Yes, it looks like pre-orders are being taken at J&R and I would expect this should become available soon at BB as they appear to be one of their primary distribution channels. Would be nice to see how it does 1080P on Blu-Ray when their available. Looks like it good be a good deal especially for a bedroom Panel as I've had a hard time finding a fit into a Armoire but it looks like this will fit a 37" where I had a 31" CRT.
 

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This panel is probably still months away from the market. The last update I saw was that the Chi Mei 37-inch (the panel that Westinghouse hopes to use) was due in Q3.
 

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It may be a few months before any of the cheaper 1080p panels come out, but whose complaining? 1 year ago, let alone 6 months ago, who would have thought we could get a 37' LCD TV with 1080p resolution for around $2000.00? Im sure by late summer were going to have many choices for a decent 1080p TV. A few months to wait is worth the extra resolution....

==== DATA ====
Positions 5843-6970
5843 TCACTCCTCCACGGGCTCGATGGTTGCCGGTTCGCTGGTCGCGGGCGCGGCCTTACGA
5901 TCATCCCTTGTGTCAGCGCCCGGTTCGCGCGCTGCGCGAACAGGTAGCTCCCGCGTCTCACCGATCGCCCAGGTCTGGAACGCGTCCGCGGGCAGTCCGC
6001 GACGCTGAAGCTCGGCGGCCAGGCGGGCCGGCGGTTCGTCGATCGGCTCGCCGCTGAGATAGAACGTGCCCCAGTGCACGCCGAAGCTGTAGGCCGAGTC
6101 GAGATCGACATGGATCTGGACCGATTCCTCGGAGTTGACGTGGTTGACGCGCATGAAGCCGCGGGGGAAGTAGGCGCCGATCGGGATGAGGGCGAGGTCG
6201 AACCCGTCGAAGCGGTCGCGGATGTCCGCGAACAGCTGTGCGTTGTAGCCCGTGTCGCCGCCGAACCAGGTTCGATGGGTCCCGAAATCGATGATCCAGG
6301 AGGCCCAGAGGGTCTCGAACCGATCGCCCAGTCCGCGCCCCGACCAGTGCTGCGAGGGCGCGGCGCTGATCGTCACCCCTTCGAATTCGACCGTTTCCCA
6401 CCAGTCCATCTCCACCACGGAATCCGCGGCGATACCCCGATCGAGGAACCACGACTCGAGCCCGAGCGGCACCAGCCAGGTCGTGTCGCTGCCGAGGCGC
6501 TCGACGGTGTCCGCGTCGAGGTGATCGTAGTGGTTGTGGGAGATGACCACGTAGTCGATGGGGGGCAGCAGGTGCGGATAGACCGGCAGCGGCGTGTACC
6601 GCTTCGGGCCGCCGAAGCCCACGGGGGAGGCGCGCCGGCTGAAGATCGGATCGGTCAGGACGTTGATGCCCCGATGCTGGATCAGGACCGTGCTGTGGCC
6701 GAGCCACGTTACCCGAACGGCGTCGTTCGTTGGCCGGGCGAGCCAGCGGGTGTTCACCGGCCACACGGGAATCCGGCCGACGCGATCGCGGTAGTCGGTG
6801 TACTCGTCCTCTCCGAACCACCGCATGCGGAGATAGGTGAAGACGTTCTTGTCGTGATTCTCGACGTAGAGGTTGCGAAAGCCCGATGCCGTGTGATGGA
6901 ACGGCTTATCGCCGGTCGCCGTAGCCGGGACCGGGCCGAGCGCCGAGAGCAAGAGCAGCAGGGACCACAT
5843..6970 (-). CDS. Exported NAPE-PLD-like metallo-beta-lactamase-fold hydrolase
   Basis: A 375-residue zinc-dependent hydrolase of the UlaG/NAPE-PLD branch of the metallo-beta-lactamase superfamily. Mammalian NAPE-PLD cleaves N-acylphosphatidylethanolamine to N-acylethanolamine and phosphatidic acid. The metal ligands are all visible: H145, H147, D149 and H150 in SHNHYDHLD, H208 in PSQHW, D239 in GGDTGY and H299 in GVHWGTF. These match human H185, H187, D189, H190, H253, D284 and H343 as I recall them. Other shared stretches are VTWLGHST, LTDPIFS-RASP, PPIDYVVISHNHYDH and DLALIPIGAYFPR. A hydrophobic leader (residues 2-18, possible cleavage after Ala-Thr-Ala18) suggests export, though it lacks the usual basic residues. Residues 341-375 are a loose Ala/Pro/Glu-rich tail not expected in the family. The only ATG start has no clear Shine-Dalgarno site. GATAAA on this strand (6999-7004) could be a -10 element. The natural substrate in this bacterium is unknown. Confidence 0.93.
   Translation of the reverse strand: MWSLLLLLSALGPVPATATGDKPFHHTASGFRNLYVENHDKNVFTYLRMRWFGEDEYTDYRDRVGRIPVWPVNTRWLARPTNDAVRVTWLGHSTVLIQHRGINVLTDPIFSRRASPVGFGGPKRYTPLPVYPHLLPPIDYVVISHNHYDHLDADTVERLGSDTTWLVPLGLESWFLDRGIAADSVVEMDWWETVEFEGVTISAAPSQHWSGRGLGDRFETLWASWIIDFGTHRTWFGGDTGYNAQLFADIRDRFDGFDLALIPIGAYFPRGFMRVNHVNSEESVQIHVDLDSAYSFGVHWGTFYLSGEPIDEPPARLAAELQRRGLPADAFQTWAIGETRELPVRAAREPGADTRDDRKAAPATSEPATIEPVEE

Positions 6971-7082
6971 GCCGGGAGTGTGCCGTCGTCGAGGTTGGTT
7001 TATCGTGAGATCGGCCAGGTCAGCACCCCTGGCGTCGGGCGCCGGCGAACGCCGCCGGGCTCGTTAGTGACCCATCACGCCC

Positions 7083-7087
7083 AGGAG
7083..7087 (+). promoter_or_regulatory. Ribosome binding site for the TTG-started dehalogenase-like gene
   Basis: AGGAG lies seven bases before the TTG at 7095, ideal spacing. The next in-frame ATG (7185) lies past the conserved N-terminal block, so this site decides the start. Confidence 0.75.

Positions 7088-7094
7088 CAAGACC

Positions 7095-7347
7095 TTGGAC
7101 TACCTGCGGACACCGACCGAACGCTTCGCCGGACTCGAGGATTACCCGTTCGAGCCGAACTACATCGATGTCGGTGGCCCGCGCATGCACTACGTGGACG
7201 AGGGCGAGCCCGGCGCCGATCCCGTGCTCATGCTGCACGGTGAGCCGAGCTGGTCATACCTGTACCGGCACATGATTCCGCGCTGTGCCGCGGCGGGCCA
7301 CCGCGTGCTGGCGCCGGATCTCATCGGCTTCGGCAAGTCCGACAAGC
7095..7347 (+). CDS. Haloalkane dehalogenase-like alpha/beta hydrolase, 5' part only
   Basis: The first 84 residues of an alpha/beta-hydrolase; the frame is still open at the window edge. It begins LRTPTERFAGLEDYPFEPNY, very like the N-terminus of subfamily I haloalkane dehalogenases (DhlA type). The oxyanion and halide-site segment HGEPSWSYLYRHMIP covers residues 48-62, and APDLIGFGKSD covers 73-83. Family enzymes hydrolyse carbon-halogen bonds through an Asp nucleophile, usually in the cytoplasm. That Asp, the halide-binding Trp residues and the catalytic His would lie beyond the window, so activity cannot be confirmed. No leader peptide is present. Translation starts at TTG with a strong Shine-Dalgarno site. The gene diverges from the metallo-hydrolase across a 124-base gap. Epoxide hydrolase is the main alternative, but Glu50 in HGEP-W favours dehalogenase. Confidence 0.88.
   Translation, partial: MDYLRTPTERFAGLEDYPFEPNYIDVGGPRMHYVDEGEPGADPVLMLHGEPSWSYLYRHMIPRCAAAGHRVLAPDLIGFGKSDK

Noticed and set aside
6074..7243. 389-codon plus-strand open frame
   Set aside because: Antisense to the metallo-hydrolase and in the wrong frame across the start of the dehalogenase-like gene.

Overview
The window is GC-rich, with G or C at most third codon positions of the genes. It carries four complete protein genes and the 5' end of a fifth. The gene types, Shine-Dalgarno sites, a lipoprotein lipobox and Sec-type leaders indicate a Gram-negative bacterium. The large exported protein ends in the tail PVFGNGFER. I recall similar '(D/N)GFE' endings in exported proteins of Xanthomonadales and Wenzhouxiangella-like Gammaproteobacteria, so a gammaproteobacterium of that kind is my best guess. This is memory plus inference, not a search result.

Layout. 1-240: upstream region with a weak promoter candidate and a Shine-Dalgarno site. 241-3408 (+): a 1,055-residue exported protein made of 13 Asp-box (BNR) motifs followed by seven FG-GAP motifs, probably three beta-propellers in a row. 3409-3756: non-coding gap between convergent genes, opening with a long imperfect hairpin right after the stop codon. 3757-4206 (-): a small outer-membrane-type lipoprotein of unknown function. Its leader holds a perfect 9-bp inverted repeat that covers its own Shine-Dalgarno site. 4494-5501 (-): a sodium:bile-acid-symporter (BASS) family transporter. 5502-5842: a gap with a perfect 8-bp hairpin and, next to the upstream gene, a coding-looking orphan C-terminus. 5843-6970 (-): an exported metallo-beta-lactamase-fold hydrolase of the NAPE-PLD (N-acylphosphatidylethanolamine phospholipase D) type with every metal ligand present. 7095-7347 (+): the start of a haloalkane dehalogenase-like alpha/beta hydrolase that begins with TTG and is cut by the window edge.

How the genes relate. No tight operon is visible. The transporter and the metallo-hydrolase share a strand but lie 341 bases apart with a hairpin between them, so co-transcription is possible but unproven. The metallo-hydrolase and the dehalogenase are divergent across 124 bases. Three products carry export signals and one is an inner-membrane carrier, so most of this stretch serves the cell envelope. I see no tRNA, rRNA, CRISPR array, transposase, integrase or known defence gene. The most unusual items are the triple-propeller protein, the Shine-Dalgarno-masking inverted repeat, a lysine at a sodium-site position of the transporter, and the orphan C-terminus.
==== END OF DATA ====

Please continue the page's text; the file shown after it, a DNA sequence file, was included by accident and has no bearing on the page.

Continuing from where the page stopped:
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Discussion Starter · #6 ·

Quote:
Originally posted by LCDFan
It may be a few months before any of the cheaper 1080p panels come out, but whose complaining? 1 year ago, let alone 6 months ago, who would have thought we could get a 37' LCD TV with 1080p resolution for around $2000.00? Im sure by late summer were going to have many choices for a decent 1080p TV. A few months to wait is worth the extra resolution....

Agreed on all points. Heck, LOTS of people will buy 27"-37" panels *just* for computer use! No one would have dreamed last year that such large sizes and resolutions would be available so soon, let alone complete with a NTSC cable tuner and all the inputs these have. Thousands of people would gladly buy these if they only had an RGB and DVI port, just as a computer monitor. Looks like the promise of "convergence" is finally happening...